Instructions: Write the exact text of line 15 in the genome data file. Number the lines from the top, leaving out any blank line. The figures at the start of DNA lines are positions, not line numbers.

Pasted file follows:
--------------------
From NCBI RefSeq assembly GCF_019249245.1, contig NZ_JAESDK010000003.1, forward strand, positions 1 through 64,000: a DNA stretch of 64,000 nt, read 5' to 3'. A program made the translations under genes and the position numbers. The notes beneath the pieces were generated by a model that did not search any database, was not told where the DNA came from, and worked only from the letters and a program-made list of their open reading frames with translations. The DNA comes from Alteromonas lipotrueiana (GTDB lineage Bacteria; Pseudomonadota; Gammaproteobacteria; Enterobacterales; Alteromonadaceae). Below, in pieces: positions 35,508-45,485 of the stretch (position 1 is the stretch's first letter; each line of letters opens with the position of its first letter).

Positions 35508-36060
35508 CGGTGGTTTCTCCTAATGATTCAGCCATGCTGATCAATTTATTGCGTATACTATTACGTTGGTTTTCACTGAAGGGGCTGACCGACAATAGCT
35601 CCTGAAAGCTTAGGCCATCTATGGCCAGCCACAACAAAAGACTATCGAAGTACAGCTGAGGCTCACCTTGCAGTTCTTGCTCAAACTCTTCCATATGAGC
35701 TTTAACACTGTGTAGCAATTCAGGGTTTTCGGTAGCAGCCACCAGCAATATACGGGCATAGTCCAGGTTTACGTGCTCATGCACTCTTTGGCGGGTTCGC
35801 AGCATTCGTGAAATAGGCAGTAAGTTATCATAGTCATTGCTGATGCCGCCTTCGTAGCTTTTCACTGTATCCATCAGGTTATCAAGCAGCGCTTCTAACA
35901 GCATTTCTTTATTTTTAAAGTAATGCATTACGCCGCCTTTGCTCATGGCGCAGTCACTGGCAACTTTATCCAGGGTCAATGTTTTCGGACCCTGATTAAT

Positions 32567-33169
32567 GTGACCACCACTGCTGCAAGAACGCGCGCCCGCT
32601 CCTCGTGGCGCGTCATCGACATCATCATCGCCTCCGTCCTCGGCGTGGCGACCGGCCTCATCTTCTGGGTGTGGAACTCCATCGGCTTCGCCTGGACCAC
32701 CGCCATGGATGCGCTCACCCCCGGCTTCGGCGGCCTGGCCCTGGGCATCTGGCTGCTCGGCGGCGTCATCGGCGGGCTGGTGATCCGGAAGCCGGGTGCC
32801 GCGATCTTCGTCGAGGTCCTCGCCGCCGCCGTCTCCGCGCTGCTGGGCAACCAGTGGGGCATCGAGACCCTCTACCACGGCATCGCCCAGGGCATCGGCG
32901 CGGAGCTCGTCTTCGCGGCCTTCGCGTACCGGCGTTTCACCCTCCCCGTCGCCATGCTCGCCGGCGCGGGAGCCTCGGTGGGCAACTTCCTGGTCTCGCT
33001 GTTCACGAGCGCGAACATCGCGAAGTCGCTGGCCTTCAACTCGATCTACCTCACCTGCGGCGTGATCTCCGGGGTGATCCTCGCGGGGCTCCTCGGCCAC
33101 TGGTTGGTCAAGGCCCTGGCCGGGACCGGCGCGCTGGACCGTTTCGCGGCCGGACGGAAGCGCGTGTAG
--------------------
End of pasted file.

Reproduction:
33101 TGGTTGGTCAAGGCCCTGGCCGGGACCGGCGCGCTGGACCGTTTCGCGGCCGGACGGAAGCGCGTGTAG